In a first century letter to the Church at Rome, the apostle Paul provides a message of hope for those of you filled with doubt. The difference between confidence and doubt is night and day. A confident golfer will put a tee in the ground, take a practice swing and drive a tee shot straight down the middle of a fairway. A golfer consumed with doubt will likely block a tee shot out of bound or snap hook it into a nearby hazard. When Christians start accepting, believing and claiming the promises in the Bible, an ordinary day is replaced by answered prayers and miracles. Therefore, whenever you lose your edge to be great, place your trust in the Lord, Proverbs 3:5-6, so that confidence can be regained.

by Jay Mankus

Joy is a Choice

The book definition of joy is a feeling of great pleasure that results in happiness. Meanwhile, rejoice refers to expressing great delight that is inspired by this source of joy. When internal joy is expressed in an external manner, individuals experience elation, gratification, and jubilation. Like momentum in a sporting event, the presence of joy can transform lives. brimming and bubbling over with a new found confidence.

Consider it wholly joyful, my brethren, whenever you are enveloped in or encounter trials of any sort or fall into various temptations. Be assured and understand that the trial and proving of your faith bring out endurance and steadfastness and patience. But let endurance and steadfastness and patience have full play and do a thorough work, so that you may be [people] perfectly and fully developed [with no defects], lacking in nothing, James 1:2-4.

In a letter first century to Christians scattered throughout the world due to religious persecution, the earthly brother of Jesus suggests that joy is a choice. Based upon the passage above, joy is a mindset that you maintain regardless of the circumstances. Whether you encounter hardships, trials or temptation, joy is a byproduct of faith. As Christians mature over time, the spiritual fruit of joy is conceived in your life.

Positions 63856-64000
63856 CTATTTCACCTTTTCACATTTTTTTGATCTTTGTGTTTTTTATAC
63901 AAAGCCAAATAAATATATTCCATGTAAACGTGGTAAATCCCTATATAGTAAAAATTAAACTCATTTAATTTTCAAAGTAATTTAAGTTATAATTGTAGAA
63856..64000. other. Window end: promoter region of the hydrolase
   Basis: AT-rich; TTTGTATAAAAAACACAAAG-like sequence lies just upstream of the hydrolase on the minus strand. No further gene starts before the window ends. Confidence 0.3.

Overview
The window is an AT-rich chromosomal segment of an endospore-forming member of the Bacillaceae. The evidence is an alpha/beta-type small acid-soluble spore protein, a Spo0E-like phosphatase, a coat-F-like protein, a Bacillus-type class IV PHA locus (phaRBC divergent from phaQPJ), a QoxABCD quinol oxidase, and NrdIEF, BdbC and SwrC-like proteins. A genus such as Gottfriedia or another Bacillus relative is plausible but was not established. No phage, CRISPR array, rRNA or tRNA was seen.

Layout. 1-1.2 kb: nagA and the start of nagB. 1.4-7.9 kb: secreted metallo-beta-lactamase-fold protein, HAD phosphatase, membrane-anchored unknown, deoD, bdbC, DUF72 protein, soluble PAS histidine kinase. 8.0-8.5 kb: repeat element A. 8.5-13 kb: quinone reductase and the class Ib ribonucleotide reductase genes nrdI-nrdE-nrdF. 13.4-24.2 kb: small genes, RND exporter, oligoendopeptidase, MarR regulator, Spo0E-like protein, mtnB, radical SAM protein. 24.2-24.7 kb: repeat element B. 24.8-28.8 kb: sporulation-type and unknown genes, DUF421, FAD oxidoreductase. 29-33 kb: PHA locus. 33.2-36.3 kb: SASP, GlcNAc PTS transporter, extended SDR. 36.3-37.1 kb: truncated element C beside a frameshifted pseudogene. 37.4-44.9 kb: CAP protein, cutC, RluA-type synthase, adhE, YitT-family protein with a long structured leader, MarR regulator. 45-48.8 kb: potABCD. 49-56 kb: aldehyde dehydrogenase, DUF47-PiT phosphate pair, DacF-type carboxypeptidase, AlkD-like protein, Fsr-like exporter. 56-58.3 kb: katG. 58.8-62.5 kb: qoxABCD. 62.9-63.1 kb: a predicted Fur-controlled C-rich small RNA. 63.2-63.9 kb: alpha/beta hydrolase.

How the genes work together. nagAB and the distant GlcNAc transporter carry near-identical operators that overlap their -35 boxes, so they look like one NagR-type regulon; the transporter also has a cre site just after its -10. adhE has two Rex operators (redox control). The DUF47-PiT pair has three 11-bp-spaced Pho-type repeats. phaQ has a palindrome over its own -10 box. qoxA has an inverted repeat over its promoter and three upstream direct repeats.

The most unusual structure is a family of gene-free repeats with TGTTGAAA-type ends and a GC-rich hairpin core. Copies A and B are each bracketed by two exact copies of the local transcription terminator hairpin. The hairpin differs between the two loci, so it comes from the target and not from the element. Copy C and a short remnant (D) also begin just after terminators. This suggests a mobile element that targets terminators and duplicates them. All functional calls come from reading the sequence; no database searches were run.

Be happy [in your faith] and rejoice and be glad-hearted continually (always); 17 Be unceasing in prayer [praying perseveringly]; 18 Thank [God] in everything [no matter what the circumstances may be, be thankful and give thanks], for this is the will of God for you [who are] in Christ Jesus [the Revealer and Mediator of that will], 1 Thessalonians 5:16-18.

Unfortunately, joy is a rare quality in a world filled with anxiety, sadness, and worry. Instead of exuding joy, negative atmospheres and climates overwhelm troubled souls. Thus, misery tends to drown out any glimpses of hope. When joy is absent, the apostle Paul urges believers to rely on prayer to alter your mood. Therefore, if joy is a choice, make sure that the Holy Spirit provides the spark needed to keep this spiritual fruit alive.

by Jay Mankus

Lone Survivor

Bruce Willis played David Dunn in the 2000 film Unbreakable. As the film begins, Dunn’s marriage is falling apart, taking the train to New York for an interview. Upon his return, the train derails and Dunn is the lone survivor. Little did David know that this was no accident, a plot by Elijah Price played by Samuel L. Jackson to see if his polar opposite existed.

And the Sabeans swooped down upon them and took away [the animals]. Indeed, they have slain the servants with the edge of the sword, and I alone have escaped to tell you, Job 1:15.

In the passage above and below, Job suggests that no matter how great an accident or natural disaster, there is usually at least one survivor. This individual often served as a reporter, recounting exactly what happened and when. After God allowed Satan to inflict Job’s family with a series of tribulations, a lone survivor brings back the bad news to Job.

While he was yet speaking, there came also another and said, The fire of God (lightning) has fallen from the heavens and has burned up the sheep and the servants and consumed them, and I alone have escaped to tell you, Job 1:16.

If there are no positive signs of surviving a trial, hope can be lost. Unless you begin to experience a victory or victories, confidence disappears. As doubt enters your mind, thoughts can wander from fear to panic and even suicide. Thus, if you want to overcome your current crisis, remember the hidden remnant that the Lord sustains, 1 Kings 19:18. This knowledge serves as a promise to help the hopeless survive and see another day.